In 2006, my wife and I drove to Plains, Georgia, to hear Jimmy Carter teach Sunday school. "Do we have any visitors today?" asked the former president, delivering his standard opening joke. Then the 80-something Carter launched into an extensive discussion of the various Old Testament covenants between God and human beings. He interrupted his exposition only once, to critique then-President George W. Bush's doctrine of preemptive war.
Randall Balmer, a prolific writer about the past and present of religion in the United States and an Episcopal priest, also traveled to Plains to see Jimmy Carter. On the Sunday of Balmer's visit, Carter taught on the "direct relationship with God Almighty" available to all Christians, criticized the conservative power grab within the Southern Baptist Convention, and lamented his country's hawkish foreign policy and incarceration rate. On the hustings, in the Sunday school classroom, and on the world stage, Jimmy Carter has unabashedly professed his love for Jesus Christ but found himself at political odds with most of his coreligionists.
In his preface to Redeemer: The Life of Jimmy Carter, Balmer informs the reader that, as an evangelical college student, he was enamored enough of the former Georgia governor to buck the political preferences of many of his classmates and hand out Carter campaign literature by the Deerfield, Illinois, train station. Given Balmer's religious sensibilities, his past criticisms of the Christian Right, and his book's title, one might have presumed that Redeemer would effusively praise Carter. But while Balmer makes plain his admiration and sympathy for Carter, he does not shy away from criticizing his subject.
Deeper Commitment to Jesus
Readers unfamiliar with Carter's pre-presidential years will find the early parts of Redeemer engaging and informative. Indeed, this is a book written with a general audience in mind. I found myself drawn to Balmer's portrait of the successful nuclear-powered submarine engineer who resigned his commission to—in Carter's own words—"come home, grow seed peanuts, buy and sell farm products to the farmers in the community." Carter quickly became a successful and wealthy farmer, but he angered his neighbors and fellow church members through his egalitarian stances on race.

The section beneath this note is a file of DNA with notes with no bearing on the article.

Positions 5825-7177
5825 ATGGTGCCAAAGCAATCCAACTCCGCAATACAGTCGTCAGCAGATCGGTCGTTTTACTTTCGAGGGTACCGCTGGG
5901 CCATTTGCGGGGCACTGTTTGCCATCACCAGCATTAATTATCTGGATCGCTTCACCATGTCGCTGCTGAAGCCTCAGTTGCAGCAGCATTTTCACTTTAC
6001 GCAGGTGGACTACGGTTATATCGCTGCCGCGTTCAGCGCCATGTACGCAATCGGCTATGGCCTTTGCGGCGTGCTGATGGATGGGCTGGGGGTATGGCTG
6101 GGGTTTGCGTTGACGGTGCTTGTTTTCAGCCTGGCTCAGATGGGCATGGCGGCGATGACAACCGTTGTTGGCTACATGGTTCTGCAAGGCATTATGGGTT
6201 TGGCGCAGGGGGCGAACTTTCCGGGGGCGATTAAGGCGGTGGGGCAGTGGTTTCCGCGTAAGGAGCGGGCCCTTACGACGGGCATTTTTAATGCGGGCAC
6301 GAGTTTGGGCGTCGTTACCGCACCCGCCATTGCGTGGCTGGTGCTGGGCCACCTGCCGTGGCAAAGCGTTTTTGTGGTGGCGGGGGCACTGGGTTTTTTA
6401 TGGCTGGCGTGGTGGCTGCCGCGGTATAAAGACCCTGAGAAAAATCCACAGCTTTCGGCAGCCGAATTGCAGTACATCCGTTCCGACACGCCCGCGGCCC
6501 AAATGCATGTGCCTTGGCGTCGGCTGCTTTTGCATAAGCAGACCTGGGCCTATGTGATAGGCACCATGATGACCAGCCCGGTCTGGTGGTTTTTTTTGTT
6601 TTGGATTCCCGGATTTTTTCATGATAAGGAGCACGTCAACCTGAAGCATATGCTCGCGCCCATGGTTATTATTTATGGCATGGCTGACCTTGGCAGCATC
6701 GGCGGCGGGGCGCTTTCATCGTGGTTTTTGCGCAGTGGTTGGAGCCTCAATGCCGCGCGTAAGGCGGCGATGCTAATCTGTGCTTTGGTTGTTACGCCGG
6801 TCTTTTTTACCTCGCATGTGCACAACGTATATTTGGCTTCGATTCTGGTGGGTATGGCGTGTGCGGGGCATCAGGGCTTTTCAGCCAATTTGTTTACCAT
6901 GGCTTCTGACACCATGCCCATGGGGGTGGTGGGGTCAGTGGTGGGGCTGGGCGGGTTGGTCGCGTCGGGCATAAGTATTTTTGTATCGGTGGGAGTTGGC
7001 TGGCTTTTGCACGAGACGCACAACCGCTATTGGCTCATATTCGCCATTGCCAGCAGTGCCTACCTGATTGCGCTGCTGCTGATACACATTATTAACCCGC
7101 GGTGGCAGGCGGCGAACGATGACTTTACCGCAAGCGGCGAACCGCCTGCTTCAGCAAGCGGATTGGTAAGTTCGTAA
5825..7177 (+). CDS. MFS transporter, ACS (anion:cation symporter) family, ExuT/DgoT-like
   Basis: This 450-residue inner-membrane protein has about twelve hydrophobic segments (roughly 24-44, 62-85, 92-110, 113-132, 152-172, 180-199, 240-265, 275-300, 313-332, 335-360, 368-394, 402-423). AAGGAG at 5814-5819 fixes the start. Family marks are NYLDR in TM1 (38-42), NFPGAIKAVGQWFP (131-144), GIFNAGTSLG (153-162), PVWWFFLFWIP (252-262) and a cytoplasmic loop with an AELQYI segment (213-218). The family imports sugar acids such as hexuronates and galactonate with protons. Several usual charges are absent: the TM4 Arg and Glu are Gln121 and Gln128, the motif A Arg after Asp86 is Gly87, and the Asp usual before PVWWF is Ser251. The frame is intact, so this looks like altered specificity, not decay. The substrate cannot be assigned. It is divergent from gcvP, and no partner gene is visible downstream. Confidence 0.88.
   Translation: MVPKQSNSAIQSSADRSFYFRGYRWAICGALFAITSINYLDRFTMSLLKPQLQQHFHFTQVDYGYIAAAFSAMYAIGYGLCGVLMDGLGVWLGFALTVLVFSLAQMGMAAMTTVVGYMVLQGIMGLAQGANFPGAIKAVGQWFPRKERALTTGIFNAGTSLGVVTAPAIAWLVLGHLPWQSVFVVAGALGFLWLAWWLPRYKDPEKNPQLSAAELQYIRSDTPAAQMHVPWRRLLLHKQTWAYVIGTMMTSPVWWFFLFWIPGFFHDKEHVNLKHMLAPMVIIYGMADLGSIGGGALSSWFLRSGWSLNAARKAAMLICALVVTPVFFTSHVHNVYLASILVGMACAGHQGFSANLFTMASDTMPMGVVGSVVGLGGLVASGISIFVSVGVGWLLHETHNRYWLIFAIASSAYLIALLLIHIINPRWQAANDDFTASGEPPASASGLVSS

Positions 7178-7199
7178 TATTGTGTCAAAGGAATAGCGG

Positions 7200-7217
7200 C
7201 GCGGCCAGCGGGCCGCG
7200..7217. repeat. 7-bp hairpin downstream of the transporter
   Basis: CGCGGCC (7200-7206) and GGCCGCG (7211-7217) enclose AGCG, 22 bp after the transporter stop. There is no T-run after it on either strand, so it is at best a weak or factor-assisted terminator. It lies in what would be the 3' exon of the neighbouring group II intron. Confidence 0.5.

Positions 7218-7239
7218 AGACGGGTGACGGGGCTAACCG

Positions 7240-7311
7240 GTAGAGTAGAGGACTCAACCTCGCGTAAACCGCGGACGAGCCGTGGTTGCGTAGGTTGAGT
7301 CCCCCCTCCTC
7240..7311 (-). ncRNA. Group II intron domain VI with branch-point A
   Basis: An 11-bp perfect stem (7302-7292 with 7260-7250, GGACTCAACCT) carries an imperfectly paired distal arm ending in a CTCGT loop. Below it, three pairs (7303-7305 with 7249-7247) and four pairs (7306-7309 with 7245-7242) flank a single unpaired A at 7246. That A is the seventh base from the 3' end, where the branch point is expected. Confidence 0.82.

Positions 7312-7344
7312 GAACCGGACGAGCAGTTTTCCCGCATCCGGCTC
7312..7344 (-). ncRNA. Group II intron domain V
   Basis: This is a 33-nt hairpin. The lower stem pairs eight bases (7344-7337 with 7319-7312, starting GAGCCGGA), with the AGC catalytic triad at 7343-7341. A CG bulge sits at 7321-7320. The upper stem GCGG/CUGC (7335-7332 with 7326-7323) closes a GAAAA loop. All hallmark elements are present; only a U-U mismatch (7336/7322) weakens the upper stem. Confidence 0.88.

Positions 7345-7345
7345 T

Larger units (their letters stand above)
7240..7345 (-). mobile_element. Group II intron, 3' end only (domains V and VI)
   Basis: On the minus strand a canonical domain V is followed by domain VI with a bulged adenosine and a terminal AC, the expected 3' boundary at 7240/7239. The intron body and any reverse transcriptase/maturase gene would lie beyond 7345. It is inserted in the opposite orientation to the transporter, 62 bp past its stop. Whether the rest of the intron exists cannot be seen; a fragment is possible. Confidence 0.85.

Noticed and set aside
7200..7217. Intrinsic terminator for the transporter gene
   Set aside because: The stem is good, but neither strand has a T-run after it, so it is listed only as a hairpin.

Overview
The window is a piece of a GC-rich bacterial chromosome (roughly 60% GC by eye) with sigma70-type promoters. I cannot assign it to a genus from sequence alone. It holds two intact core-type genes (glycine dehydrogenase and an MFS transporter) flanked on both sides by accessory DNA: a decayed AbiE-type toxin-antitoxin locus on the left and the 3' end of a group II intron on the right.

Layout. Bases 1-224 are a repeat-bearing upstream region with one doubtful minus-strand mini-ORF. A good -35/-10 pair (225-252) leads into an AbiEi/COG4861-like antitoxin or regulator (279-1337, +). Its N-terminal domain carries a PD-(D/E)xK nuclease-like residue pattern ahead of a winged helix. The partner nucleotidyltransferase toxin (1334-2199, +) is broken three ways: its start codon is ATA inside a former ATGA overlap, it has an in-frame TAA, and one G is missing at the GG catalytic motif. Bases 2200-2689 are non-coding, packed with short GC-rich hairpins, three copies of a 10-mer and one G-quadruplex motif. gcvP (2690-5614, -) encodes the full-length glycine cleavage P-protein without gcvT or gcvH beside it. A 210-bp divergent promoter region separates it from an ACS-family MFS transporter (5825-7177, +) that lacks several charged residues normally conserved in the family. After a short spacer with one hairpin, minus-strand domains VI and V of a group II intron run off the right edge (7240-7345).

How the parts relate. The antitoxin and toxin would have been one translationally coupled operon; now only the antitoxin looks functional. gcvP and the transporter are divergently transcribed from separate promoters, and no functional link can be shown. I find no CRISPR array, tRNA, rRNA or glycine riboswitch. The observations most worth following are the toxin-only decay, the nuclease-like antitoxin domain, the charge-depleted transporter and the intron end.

Balmer analyzes in detail how Carter's failed 1966 gubernatorial bid led to both a deeper commitment to Jesus Christ and a recognition that he had to outflank his 1970 opponents to the right on the issue of race. Carter courted the Georgia equivalent of George Wallace voters by gaining the endorsement of segregationists and by releasing a photograph of his primary opponent "being doused with champagne by black members of the [Atlanta Hawks] team in the course of a victory celebration." Carter displayed obvious remorse for those unsavory tactics once he occupied the governor's mansion.
The long middle section of Redeemer centers on Carter's presidency, which Balmer contends remains underrated. He lauds Carter primarily for his foreign policy, namely his tenacity in facilitating the Camp David Accords between Israel and Egypt. He also contends that Carter strengthened American interests in Latin America through the then-controversial treaty returning sovereignty over the Panama Canal to Panama. The Iranian hostage crisis, of course, ultimately sank Carter's bid for reelection. Balmer notes that Carter resisted calls to bomb Tehran, which would have led to the deaths of thousands of innocent Iranians and almost certainly of the hostages themselves. "Above all," concludes Balmer, "whatever his shortcomings, Carter succeeded in restoring integrity to the White House following the moral debacle of the Nixon presidency." At the very least, Balmer suggests, Carter did not merit the derision and scorn he received in the wake of electoral failure.